How to Cut Bok Choy
Learn three ways to prepare bok choy for cooking.
If you're not already familiar with bok choy, it's time to introduce yourself to it. Bok choy, also known as pak choi, is a crunchy, emerald green cabbage that has a subtle "cabbagey" flavor that can sometimes taste like celery, and is packed full of vitamins. It originated in China before the 15th century, and its name in Cantonese means "small white vegetable." Bok choy is versatile — you can rely on it for crunch and texture in salads, soups and many other Asian recipes.
Bok choy generally comes in two varieties, traditional and Shanghai. Traditional bok choy has dark, crinkly leaves and crisp, white stems; Shanghai bok choy has spoon-shaped leaves and jade green stems. The cool thing is that both the leaves and the stalks can be eaten, and this wonderful little plant is an excellent go-to for fiber, as well as for beta-carotene and vitamins C, K and A. It's also a good source for calcium and vitamin B6.
Bok choy choices
Bok choy can vary in flavor, size and color. Varieties with larger leaves work great for salads and soups, and those with narrower heads are perfect for stir-fry meals. When picking out bok choy, look for bright green leaves and crisp stalks free of holes or discoloration. Remember that crunchiness is good and steer clear of bunches that are rubbery or dried out at the stem, or are browning at the edges.
Baby bok choy is another popular variety, which true to its name is smaller and harvested earlier than traditional versions. It has thicker stems and smaller leaves, and a flavor that's a bit milder and more tender than the regular kind. It's great when you're not up for a laborious night in the kitchen, because you can cook the whole thing without breaking the leaves apart.
Once you get it home, store the bok choy in a bag — ideally a reusable one like a Stasher, push the air out of the bag, seal it and toss the bag in your refrigerator's produce drawer. Fresh stalks should keep for up to 5 days.
Cleaning and preparation
When you're ready to use bok choy, you have several different choices for cutting and preparing. Here's the easiest: Get a sharp knife and slice off the bottom 1/2 to 1 inch of the stem. (Aim for just above the junction of the base of the leaves.) Remove any tough or discolored leaves, separate the stalks, and swish in a bowl of water. If there's any dirt or other debris on the leaves, gently rub it off and then drain the water. You can also rinse each stalk under water while keeping an eye on the base of the stalk, where dirt usually collects.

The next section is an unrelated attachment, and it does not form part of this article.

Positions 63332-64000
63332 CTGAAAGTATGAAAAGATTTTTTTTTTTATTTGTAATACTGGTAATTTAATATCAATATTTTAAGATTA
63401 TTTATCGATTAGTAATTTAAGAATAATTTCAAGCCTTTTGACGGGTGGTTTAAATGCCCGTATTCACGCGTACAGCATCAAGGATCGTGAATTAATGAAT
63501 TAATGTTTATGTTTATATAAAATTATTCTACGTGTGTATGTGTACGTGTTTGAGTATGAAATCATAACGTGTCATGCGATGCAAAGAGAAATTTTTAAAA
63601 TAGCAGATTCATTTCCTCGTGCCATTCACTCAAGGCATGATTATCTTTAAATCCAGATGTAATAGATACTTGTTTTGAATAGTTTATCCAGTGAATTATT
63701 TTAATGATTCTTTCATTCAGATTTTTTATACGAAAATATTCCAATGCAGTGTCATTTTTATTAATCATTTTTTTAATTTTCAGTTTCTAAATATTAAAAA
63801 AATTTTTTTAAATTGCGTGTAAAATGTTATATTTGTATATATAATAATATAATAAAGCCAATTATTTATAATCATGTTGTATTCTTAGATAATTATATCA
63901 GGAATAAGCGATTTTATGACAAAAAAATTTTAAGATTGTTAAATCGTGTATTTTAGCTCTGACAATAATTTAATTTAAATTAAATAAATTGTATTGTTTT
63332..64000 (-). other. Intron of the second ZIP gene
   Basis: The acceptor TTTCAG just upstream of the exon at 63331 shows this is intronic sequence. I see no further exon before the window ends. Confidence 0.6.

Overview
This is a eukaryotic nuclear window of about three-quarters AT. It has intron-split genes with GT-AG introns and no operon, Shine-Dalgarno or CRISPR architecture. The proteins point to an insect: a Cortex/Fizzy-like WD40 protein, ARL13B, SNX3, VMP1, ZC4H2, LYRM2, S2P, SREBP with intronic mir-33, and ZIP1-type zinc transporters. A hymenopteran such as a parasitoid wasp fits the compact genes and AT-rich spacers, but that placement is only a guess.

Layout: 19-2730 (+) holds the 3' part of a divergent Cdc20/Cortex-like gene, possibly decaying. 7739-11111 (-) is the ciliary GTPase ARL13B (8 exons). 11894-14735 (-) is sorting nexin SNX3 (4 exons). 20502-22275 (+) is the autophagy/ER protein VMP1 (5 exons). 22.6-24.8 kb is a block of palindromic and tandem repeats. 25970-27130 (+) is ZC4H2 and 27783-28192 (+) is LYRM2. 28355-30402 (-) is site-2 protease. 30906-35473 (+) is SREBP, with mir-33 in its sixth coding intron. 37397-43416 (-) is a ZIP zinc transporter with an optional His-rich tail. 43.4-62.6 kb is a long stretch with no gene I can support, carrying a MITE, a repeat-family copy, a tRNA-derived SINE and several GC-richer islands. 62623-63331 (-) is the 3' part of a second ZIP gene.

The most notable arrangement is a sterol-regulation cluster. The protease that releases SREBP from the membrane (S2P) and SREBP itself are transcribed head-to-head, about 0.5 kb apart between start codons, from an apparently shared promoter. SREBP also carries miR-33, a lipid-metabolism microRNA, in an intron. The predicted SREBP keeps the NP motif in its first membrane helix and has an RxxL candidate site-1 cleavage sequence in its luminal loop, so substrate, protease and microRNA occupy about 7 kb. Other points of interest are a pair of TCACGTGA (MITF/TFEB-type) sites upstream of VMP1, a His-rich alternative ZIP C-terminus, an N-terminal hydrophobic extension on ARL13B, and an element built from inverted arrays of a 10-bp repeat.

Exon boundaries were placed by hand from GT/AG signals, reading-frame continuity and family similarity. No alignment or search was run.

There are a few different ways to cut up bok choy. Top safety tip for all of them: Don't get your fingers in the way of the sharp knife. The first technique, slicing, is pretty straightforward. Place the washed stalks flat on a cutting board and squeeze them into a bunch. Keep the stems and leaves separate (this is important because stems and leaves cook at different speeds), and then do your best crab-claw imitation to hold the stems in place.
Don't chop! Hold the knife at a 45-degree angle to get a clean, angled cut that increases the surface area and helps the stems to cook faster. Slice your bok choy into 1-inch sections from the base all the way to the top of the leaves.
Bok choy rectangles
For this technique, remove the leaves from the stem. Some remaining smaller leaves are OK, but be sure to cut off the biggies. Select a single stalk and make a lengthwise cut down the middle to make two halves. (Cut into thirds if desired.) Cut the stem halves into 1-inch rectangular pieces, which are great for sauteing with other veggies.
Diced bok choy
To dice bok choy, first cut the leaves from a single stalk and slice lengthwise into three long strips of roughly the same width. Bunch them together and then cut the strips horizontally into little half-inch pieces. And there you have it — a great addition to soups and salads.
Here are a few bok choy recipes to try: